The transplant pathological evaluations could be based on the Banff 2007 Working Classification of Skin-Containing Composite Tissue Allograft.[8] The dermatopathologist who was also experienced in transplant pathology of solid organs was taken as the team leader for this service. Post-transplant protocol biopsies were planned weekly for the first 1 month, fortnightly for the next 2 months and monthly for the next 6 months. In case of any suspicious rash on the transplanted hand immediate biopsies were performed and analysed on a priority basis within 24 h.

Rehabilitation and hand physiotherapy

A dedicated physiotherapy team was assigned only for the transplant patients which consisted of the physiotherapist and occupational therapist. The team was to be led by a consultant in rehabilitation medicine. Early physiotherapy was to be initiated in the 1st week itself. Detailed protocols for physical rehabilitation as well as for assessing post-operative outcomes were set up at the beginning of the programme.

Establishing protocols

Once the transplant programme was initiated and the teams organised regular team meetings took place to establish institutional protocols. The donor and recipient selection criteria [Table 1] were drawn up. As mentioned earlier only double hand amputees were considered to be included in the potential recipient list. Individual teams drew up their protocols for surgical technique, immunosuppression regimen, detection and management of rejection episodes, physical therapy and full rehabilitation. These were presented, discussed and ratified during the multidisciplinary team meetings. Since the procedure was not considered experimental, the ethics committee felt it is out of its purview.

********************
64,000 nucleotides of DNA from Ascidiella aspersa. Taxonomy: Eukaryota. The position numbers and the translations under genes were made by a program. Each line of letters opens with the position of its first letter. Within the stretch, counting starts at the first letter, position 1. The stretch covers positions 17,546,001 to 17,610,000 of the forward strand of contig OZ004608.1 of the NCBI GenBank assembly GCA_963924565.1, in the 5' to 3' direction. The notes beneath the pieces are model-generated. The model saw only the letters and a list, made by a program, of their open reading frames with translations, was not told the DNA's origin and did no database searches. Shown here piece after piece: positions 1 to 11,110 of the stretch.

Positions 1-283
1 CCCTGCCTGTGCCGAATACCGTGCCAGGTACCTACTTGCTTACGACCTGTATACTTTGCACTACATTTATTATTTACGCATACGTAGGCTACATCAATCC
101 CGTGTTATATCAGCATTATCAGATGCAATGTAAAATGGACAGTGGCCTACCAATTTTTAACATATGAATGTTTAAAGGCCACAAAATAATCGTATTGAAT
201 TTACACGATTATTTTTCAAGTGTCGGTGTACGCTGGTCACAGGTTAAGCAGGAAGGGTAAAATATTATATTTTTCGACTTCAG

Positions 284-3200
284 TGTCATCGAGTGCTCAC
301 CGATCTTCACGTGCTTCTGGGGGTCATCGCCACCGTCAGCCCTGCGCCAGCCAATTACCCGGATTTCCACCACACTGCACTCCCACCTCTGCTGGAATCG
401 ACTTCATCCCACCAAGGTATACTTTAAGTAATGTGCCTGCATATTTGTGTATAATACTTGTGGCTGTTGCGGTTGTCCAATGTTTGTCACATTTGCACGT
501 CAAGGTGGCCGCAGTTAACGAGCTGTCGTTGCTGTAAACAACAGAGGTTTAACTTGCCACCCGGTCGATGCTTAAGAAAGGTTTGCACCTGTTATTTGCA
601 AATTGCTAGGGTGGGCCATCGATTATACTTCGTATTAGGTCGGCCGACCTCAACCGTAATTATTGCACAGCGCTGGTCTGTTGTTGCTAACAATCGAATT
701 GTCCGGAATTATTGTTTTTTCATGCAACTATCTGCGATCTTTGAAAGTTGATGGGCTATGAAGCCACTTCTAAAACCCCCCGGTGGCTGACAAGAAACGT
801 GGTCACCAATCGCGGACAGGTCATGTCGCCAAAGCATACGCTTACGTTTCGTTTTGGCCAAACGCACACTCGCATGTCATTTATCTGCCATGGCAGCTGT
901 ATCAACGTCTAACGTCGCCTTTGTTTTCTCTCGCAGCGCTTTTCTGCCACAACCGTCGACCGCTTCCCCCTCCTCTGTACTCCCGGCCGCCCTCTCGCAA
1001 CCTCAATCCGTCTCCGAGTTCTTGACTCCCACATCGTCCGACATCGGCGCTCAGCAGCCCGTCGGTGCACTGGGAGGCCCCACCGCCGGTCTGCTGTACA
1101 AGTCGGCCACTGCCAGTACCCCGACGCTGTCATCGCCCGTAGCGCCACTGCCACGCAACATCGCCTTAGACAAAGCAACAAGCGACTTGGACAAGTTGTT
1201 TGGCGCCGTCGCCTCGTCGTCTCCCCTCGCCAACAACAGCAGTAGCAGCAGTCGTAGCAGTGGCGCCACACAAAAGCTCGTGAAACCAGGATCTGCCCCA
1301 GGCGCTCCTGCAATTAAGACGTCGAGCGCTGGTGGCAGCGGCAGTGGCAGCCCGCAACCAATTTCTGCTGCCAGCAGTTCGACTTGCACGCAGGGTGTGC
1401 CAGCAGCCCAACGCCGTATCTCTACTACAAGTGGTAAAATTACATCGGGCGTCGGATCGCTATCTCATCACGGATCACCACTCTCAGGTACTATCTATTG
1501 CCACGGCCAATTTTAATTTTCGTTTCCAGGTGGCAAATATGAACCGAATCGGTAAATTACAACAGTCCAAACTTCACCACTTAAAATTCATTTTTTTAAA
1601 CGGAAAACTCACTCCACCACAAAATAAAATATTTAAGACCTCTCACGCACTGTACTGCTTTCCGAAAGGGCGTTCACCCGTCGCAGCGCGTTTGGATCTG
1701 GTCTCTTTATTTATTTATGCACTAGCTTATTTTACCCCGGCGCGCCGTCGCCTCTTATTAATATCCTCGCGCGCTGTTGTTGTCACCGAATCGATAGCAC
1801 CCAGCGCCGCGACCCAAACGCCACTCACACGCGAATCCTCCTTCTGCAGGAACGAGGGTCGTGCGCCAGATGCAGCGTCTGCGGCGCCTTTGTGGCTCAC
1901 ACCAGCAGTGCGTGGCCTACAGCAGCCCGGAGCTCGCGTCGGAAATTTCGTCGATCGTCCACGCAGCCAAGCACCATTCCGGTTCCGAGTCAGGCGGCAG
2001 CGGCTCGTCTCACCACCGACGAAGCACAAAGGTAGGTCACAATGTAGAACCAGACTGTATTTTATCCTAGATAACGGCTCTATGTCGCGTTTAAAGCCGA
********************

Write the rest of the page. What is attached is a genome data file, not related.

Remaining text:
Table 1: Inclusion and exclusion criteria for the hand transplant recipients

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Obtaining legal clearance

The transplant act of 1994 was in vogue during the time when our programme was implemented (subsequently the amended act of 2014 has come into force). In this, hand was not one of the listed organs and hence to be considered under the category of 'other organs' The state government was the appropriate authority to provide sanction for the programme to be initiated. The application was forwarded to the office of the Health Secretary of the State Government which then directed the Directorate of Medical Education to inspect our facility. Inspection was carried out by two teams which comprised of specialists in Plastic Surgery, Orthopaedics and Forensic medicine. Following this, our Institute was certified on 23rd July, 2013 as a centre for Hand transplantation by the Director of Medical Education [Figure 1].
Figure 1: Approval letter for performing Hand transplantation in our institute by the Director of Medical Education, Government of Kerala

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 » Creating Public Awareness Top


Since hand transplantation is a relatively new and less performed procedure worldwide, there was a huge knowledge gap among the lay public and even medical professionals. This needed attention as we needed the ideal recipients to be in the waiting list. More of concern was the acceptance of hand donation by the potential donor families, this being a mutilating one. This need was addressed by organising talks in television health programmes and writing articles in the online media as well as the press. We also made the medical fraternity aware about the programme through personal contacts and professional talks [Figure 2]. A fixed helpline number was set up by the hospital which was handled by one of the surgeons to answer any queries regarding hand transplants and further correspondence was managed through a dedicated E-mail id.
Figure 2: Public awareness meeting

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 » Setting Up Of The Initial List Of Recipients Top